Thursday, July 10, 2008

The PBB Awesome Fifty: Part the Fourth

31. Casino Royale
(Daniel Craig)
I like smart action movies--movies that don't insult the intelligence of the viewer. I'm not saying everything needs to be perfectly logical or explained; I just want some faith on behalf of the filmmaker that I, the audience member, will be able to follow his plot without the plodding overexplanation. For years, I have not been a fan of the James Bond franchise for just this reason. However, this reboot of the Bond story is told in a smart, engaging, more realistic way. Craig plays a more human Bond than previous incarnations, a Bond who bleeds and stumbles, but is still cooler, stronger, and more deadly than I'll ever hope to be. If you're like me, and have avoided the franchise, buy this Bond. Here's a music video of one of the best Bond themes in years, to get a taste of the film:

32. Breakfast at Tiffany's
(Audrey Hepburn)
[I'll give you a second to finish singing the Deep Blue Something song in your head.] Based on Truman Capote's novella, "Breakfast at Tiffany's" follows the relationship of society darling/phony Holly Golightly and writer Paul Varjak. The film is charming, funny, and satisfying, even if the film's ending betrays the end of the source material (Capote is darker). Audrey Hepburn was someone special. Here's a scene where you get Holly at her most authentic:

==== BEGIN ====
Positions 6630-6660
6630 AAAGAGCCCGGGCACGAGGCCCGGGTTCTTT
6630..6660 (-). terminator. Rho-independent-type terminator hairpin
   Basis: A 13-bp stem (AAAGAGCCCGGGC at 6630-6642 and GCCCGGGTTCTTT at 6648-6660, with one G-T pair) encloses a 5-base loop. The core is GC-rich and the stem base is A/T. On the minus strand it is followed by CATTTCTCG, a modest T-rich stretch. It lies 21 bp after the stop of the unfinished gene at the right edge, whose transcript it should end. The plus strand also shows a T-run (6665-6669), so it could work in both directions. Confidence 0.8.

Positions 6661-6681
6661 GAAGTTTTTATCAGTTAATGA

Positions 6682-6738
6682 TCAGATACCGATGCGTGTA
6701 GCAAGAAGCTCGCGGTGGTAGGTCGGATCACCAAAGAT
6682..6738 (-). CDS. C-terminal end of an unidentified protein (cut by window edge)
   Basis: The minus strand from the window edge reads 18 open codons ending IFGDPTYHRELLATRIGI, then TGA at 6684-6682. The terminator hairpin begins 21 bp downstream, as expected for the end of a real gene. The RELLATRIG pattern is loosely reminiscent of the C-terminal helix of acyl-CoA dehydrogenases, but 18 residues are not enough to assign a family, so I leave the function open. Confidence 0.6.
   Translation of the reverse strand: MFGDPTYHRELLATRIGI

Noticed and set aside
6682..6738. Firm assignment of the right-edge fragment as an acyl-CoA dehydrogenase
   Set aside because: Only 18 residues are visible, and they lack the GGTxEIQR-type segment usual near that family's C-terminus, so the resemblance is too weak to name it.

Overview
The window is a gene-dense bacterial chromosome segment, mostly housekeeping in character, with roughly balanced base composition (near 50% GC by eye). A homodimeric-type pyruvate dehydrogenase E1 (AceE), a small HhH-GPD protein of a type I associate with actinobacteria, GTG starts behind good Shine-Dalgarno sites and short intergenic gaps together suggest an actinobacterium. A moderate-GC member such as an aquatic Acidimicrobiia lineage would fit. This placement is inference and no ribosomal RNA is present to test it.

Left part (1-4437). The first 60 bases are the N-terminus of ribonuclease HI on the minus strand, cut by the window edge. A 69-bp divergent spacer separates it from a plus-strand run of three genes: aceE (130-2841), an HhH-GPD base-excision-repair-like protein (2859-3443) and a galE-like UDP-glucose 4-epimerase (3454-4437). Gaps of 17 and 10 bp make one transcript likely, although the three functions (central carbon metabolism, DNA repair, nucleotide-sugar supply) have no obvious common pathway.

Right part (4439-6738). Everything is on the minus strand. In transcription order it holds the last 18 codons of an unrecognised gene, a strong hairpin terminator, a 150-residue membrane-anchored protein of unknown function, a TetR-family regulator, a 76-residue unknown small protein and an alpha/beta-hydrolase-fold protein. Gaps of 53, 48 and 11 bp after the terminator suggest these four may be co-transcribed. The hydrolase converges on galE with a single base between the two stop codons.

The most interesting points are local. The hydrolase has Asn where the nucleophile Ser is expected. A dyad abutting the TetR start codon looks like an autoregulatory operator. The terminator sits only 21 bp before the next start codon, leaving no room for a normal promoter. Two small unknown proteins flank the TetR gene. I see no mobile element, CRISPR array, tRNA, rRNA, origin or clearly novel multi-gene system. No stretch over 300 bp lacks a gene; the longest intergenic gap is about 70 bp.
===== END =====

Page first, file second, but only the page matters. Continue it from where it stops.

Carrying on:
33. The Third Man
(Orson Welles, Joseph Cotten)
Another great noir classic. Cotten plays Holly Martins, who learns his recently-deceased friend Harry Lime was not only a criminal, but responsible for the suffering of innocent children due to corrupted medical supplies. The final chase through the sewers is one of my favorite chase sequences. The scene below is the first time that Martins sees Lime alive after his "death," and is one of the coolest "character reveals" in film:

34. Night Watch / Day Watch
A Russian horror film, featuring vampires, werewolves, and other things that go bump in the night. The main character, Anton, learns that he has supernatural abilities, and becomes the focus of a struggle between the forces of Good and the forces of Evil. It seems that they have an uneasy stalemate, and each person who develops "the Sight" must choose which team to join. Things take a turn when a young boy with a connection to Anton becomes the prize of both armies' efforts. Super-creepy films, amazing special effects, but very R-rated, so be aware. It's worth watching in the original Russian, with subtitles. Here's the trailer for the first one (warning: scary "jump" moment involved):

35. Double Indemnity
(Fred MacMurray, Barbara Stanwyck)
More noir? Any guesses what I've been watching lately? This one is another noir classic, starring MacMurray as an insurance salesman who falls for a married woman with murder on her mind. The question is not "do they get away with it?" for the very beginning of the movie shows us a gut-shot MacMurray. The story of the film is, "How did it all go wrong?" Great movie, great cast (it co-stars Edward G. Robinson in his first non-gangster role as a big star), and the sexual tension between MacMurray and Stanwyck is palpable, as shown here:

36. Pride and Prejudice
(Keira Knightley, Matthew MacFadyen)